Sameness, Definition, and Essence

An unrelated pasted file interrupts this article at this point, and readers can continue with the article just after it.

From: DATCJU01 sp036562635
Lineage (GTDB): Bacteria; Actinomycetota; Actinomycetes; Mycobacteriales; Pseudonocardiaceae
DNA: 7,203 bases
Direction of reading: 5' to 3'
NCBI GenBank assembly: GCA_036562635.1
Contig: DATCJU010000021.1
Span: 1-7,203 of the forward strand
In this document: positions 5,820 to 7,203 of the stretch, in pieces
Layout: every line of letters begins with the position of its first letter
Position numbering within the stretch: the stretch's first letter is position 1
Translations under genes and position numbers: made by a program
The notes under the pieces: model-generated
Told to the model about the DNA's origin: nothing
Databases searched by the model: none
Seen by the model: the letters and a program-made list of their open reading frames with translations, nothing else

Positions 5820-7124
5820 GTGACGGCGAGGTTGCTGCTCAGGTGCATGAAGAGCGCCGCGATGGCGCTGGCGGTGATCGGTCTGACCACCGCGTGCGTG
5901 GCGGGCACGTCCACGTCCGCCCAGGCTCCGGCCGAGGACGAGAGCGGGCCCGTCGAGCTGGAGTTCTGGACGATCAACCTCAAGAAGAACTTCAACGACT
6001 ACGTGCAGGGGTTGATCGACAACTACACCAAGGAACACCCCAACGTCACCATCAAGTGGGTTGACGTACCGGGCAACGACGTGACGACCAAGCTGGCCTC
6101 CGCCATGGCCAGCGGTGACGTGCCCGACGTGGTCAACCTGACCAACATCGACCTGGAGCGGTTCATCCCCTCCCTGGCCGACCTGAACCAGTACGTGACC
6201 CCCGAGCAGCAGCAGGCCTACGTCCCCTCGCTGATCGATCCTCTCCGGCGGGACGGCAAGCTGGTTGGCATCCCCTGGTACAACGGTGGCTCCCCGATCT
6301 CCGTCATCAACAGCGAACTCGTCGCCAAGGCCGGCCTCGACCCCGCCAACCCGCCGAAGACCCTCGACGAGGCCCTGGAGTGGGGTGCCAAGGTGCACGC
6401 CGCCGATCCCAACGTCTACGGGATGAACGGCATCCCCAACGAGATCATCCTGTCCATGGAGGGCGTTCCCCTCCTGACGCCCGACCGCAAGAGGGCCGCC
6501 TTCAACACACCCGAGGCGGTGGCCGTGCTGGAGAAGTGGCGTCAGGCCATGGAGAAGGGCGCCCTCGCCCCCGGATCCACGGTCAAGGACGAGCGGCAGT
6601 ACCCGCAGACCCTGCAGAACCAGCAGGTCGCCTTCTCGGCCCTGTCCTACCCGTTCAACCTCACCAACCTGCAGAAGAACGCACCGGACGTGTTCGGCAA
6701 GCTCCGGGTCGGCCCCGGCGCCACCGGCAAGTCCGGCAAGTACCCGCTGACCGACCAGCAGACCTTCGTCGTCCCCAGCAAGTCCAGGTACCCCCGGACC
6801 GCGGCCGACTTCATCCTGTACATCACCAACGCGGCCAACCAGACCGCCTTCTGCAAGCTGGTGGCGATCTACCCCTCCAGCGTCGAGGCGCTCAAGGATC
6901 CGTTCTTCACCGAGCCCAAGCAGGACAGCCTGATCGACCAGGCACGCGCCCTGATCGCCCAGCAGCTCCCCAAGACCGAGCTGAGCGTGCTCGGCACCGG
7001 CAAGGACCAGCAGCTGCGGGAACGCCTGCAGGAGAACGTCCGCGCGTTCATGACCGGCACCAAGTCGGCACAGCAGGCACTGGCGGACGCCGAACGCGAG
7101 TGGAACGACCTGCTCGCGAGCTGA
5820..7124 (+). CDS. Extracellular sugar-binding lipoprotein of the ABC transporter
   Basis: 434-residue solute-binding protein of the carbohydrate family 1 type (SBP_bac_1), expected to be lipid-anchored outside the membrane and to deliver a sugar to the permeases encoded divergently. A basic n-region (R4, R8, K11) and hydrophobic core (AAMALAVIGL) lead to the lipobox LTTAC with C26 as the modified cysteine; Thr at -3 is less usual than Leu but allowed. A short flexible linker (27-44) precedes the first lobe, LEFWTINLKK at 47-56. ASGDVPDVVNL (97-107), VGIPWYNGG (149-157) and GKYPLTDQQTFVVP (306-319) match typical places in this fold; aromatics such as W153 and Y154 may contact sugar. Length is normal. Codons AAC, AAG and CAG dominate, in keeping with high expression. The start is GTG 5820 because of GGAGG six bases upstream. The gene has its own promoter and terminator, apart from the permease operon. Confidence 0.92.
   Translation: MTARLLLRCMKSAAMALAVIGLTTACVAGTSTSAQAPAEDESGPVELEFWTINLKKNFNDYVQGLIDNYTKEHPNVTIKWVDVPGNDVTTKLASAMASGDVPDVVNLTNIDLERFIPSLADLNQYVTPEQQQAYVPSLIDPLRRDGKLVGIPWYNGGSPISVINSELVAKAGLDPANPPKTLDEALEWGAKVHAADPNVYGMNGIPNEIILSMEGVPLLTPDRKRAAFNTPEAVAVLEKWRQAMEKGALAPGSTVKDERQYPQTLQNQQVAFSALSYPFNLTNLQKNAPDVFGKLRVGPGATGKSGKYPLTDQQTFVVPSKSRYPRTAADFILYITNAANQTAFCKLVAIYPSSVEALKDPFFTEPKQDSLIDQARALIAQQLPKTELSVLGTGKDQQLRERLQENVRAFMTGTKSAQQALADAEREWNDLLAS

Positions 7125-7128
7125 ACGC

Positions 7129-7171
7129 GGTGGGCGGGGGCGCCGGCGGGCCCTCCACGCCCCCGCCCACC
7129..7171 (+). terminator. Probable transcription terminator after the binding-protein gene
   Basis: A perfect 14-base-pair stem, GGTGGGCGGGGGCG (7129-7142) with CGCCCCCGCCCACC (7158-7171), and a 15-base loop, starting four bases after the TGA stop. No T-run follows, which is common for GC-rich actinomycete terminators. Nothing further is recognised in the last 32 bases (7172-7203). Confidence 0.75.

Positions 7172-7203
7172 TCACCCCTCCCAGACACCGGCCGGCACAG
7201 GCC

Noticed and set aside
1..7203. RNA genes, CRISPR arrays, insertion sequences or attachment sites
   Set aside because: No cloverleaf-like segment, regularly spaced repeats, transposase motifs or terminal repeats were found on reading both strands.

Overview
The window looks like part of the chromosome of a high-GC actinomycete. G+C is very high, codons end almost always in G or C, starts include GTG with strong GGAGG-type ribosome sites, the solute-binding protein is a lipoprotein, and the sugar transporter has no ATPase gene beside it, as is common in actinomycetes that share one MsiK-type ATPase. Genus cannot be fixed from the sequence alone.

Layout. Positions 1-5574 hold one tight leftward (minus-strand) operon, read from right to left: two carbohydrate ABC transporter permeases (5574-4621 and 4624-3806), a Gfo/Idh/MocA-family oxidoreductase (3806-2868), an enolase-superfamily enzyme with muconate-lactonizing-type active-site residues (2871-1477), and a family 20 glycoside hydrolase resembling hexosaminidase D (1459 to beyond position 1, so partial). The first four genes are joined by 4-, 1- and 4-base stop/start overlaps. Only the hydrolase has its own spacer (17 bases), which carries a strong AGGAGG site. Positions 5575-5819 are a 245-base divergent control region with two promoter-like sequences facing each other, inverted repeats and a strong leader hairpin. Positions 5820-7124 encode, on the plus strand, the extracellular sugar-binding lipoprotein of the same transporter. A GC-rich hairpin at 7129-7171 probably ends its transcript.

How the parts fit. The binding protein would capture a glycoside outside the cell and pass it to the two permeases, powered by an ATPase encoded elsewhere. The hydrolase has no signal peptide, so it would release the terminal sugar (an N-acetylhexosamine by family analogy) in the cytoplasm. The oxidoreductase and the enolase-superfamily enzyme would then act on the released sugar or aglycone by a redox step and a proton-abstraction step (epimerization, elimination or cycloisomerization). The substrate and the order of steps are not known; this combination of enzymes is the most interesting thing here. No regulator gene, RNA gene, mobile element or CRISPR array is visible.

I formulate an apparent inconsistency between some claims Aristotle makes in his Metaphysics about the sameness and non-sameness relations which obtain between an object and its essence: while a (type of) object is not the same as its essence, an essence is thought as being the same as its essence. I discuss different ways in which one may propose to overcome this apparent inconsistency and show that they are problematic. My diagnosis of the problem is that all these putative solutions share the assumption that Aristotle is operating exclusively with the notion of strict numerical identity between an object and its essence, or between definiendum and definiens. I introduce the notion of sameness in nature which holds between an object and its essence, understood as the metaphysical counterpart to the relation of 'being defined as': two items are the same in nature just in case the answer to the 'what is it?' or 'what is its nature/essence?' question is common to both. I argue that the notions of sameness in nature and 'being defined as' need not (but may) entail strict identity. Further, they are compatible with, indeed require, the idea that an essence is prior to its essence-bearer, or that a definiens is prior to the relevant definiendum. I conclude that the twin notions of sameness in nature and 'being defined as' successfully defuse the apparent inconsistency formulated at the outset.
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